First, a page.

At The Motley Fool, we poke plenty of fun at Wall Street analysts and their endless cycle of upgrades, downgrades, and "initiating coverage at neutral." Here, we'll show you whether those bigwigs actually know what they're talking about. To help, we've enlisted Motley Fool CAPS to track the long-term performance of Wall Street's best and worst.

Start the insanity
Earlier this week, I dismissed one major investment banker's upgrade of Ford (NYSE: F) as unjustified. While explaining why Ford is overpriced, I mocked Harley-Davidson's (NYSE: HOG) "simply absurd valuation of 64 times earnings." Surprise, surprise -- somebody just upgraded Harley, too.

According to, Wedbush Morgan cited a series of trends working in Harley's favor when making its "outperform" call on the stock: "continued market share gains," "a recovering retail environment for premium motorcycles," "dealer inventory restocking," and "increased profitability and lower credit risk."

Let's go to the tape
Clearly, Wedbush finds nothing absurd about Harley's stock price. And HOG bulls (can we call them "boars"?) will be glad to learn that Wedbush is one of the market's better stockpickers. Ranked in the top decile of investors tracked on CAPS, Wedbush outperforms more than 90% of the investors we track.

Nor does Wedbush let a high P/E disqualify an otherwise promising investment. While relatively inexperienced in the field of automotive stocks, the analyst has a long history of investing in the pricey tech sector. In its No. 1 field of research, software stocks, Wedbush has fearlessly recommended buying such highfliers as Blackboard (Nasdaq: BBBB), VMware (NYSE: VMW) and (NYSE: CRM), with admirable results:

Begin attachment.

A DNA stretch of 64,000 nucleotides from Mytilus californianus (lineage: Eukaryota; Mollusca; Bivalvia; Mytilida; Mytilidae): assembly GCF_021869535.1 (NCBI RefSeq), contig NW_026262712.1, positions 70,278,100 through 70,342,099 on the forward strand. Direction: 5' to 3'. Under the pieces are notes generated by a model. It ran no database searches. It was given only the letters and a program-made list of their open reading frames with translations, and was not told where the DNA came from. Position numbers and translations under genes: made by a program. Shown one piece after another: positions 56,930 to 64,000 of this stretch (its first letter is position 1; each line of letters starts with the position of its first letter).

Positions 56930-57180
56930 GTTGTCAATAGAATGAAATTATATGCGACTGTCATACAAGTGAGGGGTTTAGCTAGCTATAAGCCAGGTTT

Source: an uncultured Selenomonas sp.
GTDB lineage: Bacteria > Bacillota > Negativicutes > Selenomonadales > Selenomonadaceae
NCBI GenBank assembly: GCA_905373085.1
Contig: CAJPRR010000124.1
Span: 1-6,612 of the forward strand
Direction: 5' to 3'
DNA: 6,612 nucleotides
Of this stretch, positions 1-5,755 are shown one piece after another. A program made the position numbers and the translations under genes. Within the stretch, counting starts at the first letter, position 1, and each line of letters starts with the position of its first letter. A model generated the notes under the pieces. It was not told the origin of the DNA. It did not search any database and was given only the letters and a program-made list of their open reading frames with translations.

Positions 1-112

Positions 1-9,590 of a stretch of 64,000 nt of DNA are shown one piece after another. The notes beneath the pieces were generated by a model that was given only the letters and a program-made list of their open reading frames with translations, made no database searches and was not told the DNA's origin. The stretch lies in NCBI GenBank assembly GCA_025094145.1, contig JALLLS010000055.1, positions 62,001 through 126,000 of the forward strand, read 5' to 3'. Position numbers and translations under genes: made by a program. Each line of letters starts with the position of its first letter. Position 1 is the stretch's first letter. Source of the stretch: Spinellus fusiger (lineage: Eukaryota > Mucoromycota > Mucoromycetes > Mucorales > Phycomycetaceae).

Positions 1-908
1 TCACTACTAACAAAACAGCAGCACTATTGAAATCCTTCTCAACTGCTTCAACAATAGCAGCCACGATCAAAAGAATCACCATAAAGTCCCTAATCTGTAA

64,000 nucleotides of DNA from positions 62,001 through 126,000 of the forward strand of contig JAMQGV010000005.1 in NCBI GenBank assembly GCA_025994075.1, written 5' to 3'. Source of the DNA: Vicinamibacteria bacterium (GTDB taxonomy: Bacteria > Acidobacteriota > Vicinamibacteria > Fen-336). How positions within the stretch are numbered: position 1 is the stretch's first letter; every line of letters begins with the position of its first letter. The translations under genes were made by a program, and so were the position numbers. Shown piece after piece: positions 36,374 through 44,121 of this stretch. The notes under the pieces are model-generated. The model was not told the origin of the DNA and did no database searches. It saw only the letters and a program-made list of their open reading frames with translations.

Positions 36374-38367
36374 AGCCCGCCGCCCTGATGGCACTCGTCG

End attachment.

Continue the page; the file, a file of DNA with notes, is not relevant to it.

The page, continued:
Wedbush Rating

CAPS Rating
(out of 5)

Wedbush's Picks Beating
S&P by

Blackboard Outperform *** 44 points
VMware Outperform *** 153 points
Salesforce Outperform * 71 points (picked thrice)

What do these software stocks have to do with Harley-Davidson? At P/E ratios of 77, 96, and 277 (!) respectively, they often look a whole lot more expensive when valued on their GAAP earnings than they turn out to actually cost, when valued on their cash profits. Blackboard, VMware, and Salesforce each generate free cash flow several times higher than their GAAP earnings let on. So does Harley-Davidson.

Before turning ignition, engage brain
As it turns out, while Harley's 64 P/E ratio certainly doesn't look good when compared to the 20 P/E at Polaris (NYSE: PII), or the sub-5 P/E at Honda (NYSE: HMC), it isn't quite as crazy as it appears.

If you dig into Harley's cash flow statements, you'll find that Harley generated free cash flow in excess of $900 million last year -- roughly seven times greater than the annual net income on its GAAP-constrained income statement. At a price-to-free cash flow ratio of just more than 10.5, you can argue that the stock's actually not that crazily priced after all. (Especially when you figure Harley's 1% dividend into the mix.)

Foolish takeaway
I'm not endorsing Harley's stock myself. To me, a P/FCF ratio of 10 on a 10% grower like Harley makes the stock look only "fairly priced," not "bargain priced." For Harley to outperform from this point forward, and reach the $48 price target Wedbush has set, management will need to hit the sales targets Wedbush has set for it and deliver the improved profit margins Wedbush also predicts. That could be tricky in an era of rapidly rising raw-materials costs.

But even if Harley-Davidson isn't clearly "cheap," is it a good company, at a fair price? I'll give that an unqualified "yes." and VMware are Motley Fool Rule Breakers recommendations. Blackboard and Ford Motor are Motley Fool Stock Advisorselections. Blackboard is a Motley Fool Hidden Gems pick. The Fool owns shares of Ford Motor.

Fool contributor Rich Smith does not own (nor is he short) shares of any company named above. You can find him on CAPS, publicly pontificating under the handle TMFDitty, where he's currently ranked No. 552 out of more than 170,000 members. Fools may not all hold the same opinions, but we all believe that considering a diverse range of insights makes us better investors. The Motley Fool has a disclosure policy.